In this era of partisanship, it is important to see Members of Congress working across the aisle. 13 of Portman’s 33 bills and resolutions had both a Democratic cosponsor and a Republican cosponsor in 2017.

Compare to all Senate Republicans (75th percentile); All Senators (74th percentile).


 

Got the 12th most cosponsors on their bills compared to Senate Republicans

Portman’s bills and resolutions had 196 cosponsors in 2017. Securing cosponsors is an important part of getting support for a bill, although having more cosponsors does not always mean a bill will get a vote. View Bills »

Compare to all Senate Republicans (77th percentile); All Senators (67th percentile).


 

Got their bills out of committee the 11th most often compared to All Senators (tied with 3 others)

Most bills and resolutions languish in committee without any action. Portman introduced 10 bills in 2017 that got past committee and to the floor for consideration.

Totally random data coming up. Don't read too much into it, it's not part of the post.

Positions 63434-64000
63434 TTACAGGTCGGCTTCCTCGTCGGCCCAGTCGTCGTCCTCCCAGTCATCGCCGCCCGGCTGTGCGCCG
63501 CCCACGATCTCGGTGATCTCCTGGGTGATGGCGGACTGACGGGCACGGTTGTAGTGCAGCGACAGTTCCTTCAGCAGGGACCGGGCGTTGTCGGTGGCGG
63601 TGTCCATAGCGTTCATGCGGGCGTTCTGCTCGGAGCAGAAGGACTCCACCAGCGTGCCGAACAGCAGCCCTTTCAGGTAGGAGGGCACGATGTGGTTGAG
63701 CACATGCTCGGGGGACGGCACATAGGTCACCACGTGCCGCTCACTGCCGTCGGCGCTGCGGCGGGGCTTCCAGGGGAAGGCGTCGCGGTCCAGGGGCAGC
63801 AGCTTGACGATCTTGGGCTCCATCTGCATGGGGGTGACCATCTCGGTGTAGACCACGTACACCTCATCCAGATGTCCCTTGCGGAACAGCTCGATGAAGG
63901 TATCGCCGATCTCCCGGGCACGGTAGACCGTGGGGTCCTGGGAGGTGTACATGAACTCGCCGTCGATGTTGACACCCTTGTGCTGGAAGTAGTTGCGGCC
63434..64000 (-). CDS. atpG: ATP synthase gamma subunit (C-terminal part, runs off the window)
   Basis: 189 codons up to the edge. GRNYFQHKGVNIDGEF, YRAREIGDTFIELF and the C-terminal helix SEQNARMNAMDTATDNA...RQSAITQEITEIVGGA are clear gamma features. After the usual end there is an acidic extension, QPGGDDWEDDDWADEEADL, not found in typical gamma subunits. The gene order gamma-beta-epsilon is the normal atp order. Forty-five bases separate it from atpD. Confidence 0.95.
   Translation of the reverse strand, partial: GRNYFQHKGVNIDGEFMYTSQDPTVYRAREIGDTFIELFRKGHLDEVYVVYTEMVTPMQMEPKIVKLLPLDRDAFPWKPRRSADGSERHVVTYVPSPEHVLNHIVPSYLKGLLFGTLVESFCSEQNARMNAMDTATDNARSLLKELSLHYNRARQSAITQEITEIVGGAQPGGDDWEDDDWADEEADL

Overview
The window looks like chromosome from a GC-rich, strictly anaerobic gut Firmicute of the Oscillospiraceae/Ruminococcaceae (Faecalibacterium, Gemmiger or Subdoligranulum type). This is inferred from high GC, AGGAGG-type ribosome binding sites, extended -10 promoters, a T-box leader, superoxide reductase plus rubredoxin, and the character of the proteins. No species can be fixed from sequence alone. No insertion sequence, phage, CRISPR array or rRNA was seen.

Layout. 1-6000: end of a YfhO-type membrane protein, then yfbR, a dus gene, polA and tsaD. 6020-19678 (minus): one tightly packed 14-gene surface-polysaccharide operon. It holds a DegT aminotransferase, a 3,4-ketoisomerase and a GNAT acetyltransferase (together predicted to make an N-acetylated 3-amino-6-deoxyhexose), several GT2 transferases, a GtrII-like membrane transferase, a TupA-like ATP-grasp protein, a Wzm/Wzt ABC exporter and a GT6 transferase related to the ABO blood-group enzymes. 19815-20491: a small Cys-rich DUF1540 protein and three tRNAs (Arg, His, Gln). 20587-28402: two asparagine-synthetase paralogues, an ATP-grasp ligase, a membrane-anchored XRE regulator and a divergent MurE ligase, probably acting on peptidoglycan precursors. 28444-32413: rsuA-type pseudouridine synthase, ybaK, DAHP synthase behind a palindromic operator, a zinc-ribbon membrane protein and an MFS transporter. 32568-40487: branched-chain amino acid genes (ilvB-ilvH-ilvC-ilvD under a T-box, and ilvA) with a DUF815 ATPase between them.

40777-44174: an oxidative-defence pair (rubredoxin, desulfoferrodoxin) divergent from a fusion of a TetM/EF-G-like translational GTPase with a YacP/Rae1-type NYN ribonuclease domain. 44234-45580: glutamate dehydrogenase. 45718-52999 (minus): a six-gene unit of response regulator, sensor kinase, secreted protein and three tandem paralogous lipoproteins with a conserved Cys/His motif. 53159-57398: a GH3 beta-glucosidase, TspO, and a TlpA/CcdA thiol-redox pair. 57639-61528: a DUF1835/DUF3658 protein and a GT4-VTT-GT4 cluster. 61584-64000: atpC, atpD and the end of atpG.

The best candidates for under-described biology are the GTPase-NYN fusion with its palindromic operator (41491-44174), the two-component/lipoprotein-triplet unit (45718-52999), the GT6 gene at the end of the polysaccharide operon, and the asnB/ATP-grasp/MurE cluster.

Those bills were: S. 226: A bill to exclude power ...; S. 385: Energy Savings and Industrial Competitiveness ...; S. 652: Early Hearing Detection and Intervention ...; S. 873: TSP Modernization Act of 2017; S. 951: Regulatory Accountability Act of 2017; S. 1693: Stop Enabling Sex Traffickers Act ...; S.Res. 75: A resolution recognizing the 100th ...; S.Res. 94: A resolution designating March 2017 ...; S.Res. 129: A resolution designating April 2017 ...; S.Res. 132: A resolution congratulating the Ashland ...

Compare to all Senate Republicans (77th percentile); All Senators (86th percentile).


 

Ranked the 17th top leader compared to All Senators

Our unique leadership analysis looks at who is cosponsoring whose bills. A higher score shows a greater ability to get cosponsors on bills.

For more, see our methodology. Note that because on this page only legislative activity in 2017 is considered, the leadership score here may differ from Portman’s score elsewhere on GovTrack.

Compare to all Senate Republicans (77th percentile); All Senators (83rd percentile).


 

Laws Enacted

Portman introduced 1 bill that became law, including via incorporation into other measures, in 2017. Keep in mind that it takes a law to repeal a law. Very few bills ever become law. View Enacted Bills »

Those bills were: S. 652: Early Hearing Detection and Intervention ...

Compare to all Senate Republicans (33rd percentile); All Senators (49th percentile).